Marc Ciafardini of GoSeeTalk.com
I confess that, at first, by watching this film's trailer and
publicity, I felt a complete desire to get away from it.
Nevertheless I went to see it to the theater convinced by a beautiful girl. It was my great surprise to see a film that is imaginative, as well as intelligent, with great humor for kids and adults. It pays homage to B horror movies and classics and uses stop- motion animation stylishly well.
It is funny, it has a simple, yet entertaining story, with great pace. It also has a great score by Jon Brion, which combined with the images in some sequences, made me had goosebumps of joy.
But, above all, the film has a heart, which is uncommon to see nowadays in the regular commercial cinema. Very recommendable.
Go see it with your kids, or with your girlfriend or boyfriend, or with your dad, or with a beautiful girl (just like I did). All family is in for a good time.
Especially if some of you like stop-motion, zombie or B horror movies, or even if you see them just to have fun of them.
I thank her very much for taking me to see this wonderful and fun film.
*** This review may contain spoilers ***
"Paranorman" is one special film, one that dares mix genres, doesn't
talk down to its audience, and it's most likely to have people talking
about it afterward because of the way it looks and its content. It is a
film that younger children will probably not fully understand because
it deals with a variety of themes that can be a bit controversial and
have rarely been seen in children's movies. However, it certainly deals
with important issues in contemporary society, and bullying comes to
mind quiet clearly.
"Norman" is no ordinary boy. He has "the gift" of communicating with dead beings. Something that, we soon discover, is the source of constant harassment and pain for him. It is also the ability that might save his town later on as the community finds itself at the mercy of supernatural beings.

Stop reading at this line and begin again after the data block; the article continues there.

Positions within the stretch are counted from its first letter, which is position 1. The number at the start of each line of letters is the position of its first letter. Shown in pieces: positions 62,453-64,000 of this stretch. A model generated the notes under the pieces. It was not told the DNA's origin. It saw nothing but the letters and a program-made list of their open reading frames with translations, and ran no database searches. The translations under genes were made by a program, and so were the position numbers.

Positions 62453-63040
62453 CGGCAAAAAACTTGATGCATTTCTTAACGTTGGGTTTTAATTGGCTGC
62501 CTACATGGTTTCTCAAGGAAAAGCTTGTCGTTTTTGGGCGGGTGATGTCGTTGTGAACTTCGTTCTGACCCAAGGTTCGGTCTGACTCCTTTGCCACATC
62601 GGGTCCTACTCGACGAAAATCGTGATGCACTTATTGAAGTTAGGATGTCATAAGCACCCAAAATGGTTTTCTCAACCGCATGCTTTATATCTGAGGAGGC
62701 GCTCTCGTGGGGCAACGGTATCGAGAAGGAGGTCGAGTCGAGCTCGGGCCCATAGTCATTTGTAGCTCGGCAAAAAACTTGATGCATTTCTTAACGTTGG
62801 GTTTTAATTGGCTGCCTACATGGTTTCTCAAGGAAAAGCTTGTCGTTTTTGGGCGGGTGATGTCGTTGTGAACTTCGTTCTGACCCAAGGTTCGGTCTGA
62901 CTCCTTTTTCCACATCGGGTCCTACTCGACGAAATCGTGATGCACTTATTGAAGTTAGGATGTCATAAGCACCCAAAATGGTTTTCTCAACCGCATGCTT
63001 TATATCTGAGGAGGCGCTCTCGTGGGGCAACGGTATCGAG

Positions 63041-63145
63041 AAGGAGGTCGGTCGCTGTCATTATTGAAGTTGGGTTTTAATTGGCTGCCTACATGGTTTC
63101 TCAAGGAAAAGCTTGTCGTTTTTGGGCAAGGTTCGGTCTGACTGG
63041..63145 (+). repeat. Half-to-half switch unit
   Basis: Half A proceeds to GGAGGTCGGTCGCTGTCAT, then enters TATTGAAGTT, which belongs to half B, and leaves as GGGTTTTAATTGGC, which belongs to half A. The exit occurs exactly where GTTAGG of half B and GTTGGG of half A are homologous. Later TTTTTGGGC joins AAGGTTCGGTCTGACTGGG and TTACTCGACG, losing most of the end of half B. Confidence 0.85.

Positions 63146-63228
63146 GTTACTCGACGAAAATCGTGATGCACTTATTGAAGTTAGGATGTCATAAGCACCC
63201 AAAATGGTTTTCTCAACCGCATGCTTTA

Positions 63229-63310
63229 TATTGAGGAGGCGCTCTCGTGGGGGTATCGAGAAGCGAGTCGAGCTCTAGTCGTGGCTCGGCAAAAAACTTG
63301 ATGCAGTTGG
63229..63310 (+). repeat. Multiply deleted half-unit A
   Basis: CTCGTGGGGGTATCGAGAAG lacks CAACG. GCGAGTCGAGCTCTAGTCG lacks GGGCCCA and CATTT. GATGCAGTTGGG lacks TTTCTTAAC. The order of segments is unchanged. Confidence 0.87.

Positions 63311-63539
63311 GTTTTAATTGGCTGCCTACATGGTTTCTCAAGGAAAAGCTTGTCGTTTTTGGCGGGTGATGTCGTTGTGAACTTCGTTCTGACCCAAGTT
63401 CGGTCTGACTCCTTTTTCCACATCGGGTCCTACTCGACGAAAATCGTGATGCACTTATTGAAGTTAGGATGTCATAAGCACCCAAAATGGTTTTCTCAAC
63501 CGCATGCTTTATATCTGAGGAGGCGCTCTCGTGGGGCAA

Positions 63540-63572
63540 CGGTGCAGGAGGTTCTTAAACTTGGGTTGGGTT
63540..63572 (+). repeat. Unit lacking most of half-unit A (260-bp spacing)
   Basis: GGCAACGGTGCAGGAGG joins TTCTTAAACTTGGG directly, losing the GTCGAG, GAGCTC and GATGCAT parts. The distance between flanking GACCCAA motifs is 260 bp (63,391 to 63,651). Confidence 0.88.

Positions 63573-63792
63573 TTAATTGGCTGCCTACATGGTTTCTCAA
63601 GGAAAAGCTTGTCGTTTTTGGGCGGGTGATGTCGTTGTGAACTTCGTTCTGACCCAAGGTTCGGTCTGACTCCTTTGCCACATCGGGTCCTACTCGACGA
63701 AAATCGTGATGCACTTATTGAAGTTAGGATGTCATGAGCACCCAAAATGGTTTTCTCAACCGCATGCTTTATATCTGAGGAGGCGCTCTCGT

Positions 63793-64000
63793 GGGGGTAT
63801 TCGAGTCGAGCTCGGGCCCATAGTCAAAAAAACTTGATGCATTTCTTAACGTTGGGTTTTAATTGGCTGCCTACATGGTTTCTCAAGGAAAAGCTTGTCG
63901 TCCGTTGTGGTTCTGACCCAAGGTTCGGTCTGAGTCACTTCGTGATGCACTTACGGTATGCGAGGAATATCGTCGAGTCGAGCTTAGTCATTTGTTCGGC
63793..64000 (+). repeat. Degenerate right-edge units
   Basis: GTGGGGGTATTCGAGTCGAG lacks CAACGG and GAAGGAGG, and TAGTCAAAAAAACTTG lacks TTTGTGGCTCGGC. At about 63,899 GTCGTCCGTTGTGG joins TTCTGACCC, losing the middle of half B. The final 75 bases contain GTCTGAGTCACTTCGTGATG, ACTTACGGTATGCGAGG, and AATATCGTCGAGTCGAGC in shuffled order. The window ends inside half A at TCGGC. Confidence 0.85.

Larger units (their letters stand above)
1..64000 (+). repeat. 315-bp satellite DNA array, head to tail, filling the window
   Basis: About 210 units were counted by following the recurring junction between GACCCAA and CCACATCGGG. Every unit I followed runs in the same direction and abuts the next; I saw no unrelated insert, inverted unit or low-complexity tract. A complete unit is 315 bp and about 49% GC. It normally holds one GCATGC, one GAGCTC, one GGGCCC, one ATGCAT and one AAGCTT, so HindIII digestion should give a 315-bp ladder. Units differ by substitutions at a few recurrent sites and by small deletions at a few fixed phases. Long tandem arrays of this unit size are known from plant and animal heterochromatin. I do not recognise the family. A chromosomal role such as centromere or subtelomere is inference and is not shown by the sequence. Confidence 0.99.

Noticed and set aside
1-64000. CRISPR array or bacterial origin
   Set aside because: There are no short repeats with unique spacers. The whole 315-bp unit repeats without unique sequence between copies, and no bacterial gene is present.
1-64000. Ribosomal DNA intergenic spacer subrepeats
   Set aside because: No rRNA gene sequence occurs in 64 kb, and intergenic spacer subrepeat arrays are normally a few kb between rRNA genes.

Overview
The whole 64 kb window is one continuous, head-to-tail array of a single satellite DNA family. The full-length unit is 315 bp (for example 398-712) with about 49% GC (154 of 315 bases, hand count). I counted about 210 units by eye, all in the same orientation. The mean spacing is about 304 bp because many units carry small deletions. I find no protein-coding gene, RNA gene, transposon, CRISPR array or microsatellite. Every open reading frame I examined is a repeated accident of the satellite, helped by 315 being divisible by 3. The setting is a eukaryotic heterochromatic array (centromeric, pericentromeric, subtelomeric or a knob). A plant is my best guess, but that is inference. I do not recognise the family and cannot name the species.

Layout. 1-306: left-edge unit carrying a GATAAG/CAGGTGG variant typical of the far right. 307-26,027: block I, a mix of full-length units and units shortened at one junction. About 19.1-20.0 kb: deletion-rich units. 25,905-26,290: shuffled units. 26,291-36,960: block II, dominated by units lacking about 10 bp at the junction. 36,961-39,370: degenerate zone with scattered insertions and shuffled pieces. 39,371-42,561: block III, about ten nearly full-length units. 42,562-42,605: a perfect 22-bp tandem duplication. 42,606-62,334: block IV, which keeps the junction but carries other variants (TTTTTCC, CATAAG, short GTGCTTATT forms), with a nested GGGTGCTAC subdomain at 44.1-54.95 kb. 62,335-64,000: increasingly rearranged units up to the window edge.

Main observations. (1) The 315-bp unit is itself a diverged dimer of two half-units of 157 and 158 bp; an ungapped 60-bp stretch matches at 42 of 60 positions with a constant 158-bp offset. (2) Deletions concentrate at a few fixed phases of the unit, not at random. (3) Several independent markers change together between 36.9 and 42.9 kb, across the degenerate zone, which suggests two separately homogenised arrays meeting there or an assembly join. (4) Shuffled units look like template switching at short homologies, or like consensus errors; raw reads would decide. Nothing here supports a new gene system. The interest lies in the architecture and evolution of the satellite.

This film is a rarity because it is not afraid to a diversity of characters in an honest way. The community is diverse, and you can see this in the opening scenes, as we follow Norman's interaction with several members of his town. Norman is very sweet and has no evil or resentful thoughts. He is frustrated and sad because he is misunderstood. His parents tolerate him but don't believe him. He seems to have no friends at first, but then he meets a couple of outsider and together, they need to find a way to save the world.
Norman and the children in this film speak and interact like normal preteens or teenagers. I liked the way these fabulous creations try to reenact elements of our contemporary society. People should look at this film carefully and be prepared to answer a few questions on why society is such a frail unit, as its members are constantly in disagreement about and how to fix their problems.
"Paranorman" will charm most of its audience because its message is gently presented. Watching these zombies is not scary, finding out how society deals with them is what parents might have problems explaining. Learning the source of the entire crisis will also shock a few people with its messages. You will be laughing but thinking about what you see on the screen, wondering why it has not been explored before this way before.
Nearly 40 years ago, "Bewitched" had people from all over the country laughing at the ordeals of Samantha and her husband. There are similar aspects in both, the film and this TV series, but Norman's heart is full of innocence and genuine love. He wants to heal what's damaged. "Norman" is beautifully produced and full of remarkable vocal talent. I was very impressed at how moving it was. Great film.
The movie is about finding yourself and being more tolerant towards
people that are different in opinion or appearance than you. Great
messages that have been done a dozen time before, but there is nothing
wrong with that. The film is also an homage and parody to classic
horror movies. From making fun of their structure to embracing it for
laughs, the movie does a great job of being original while not
forgetting its roots.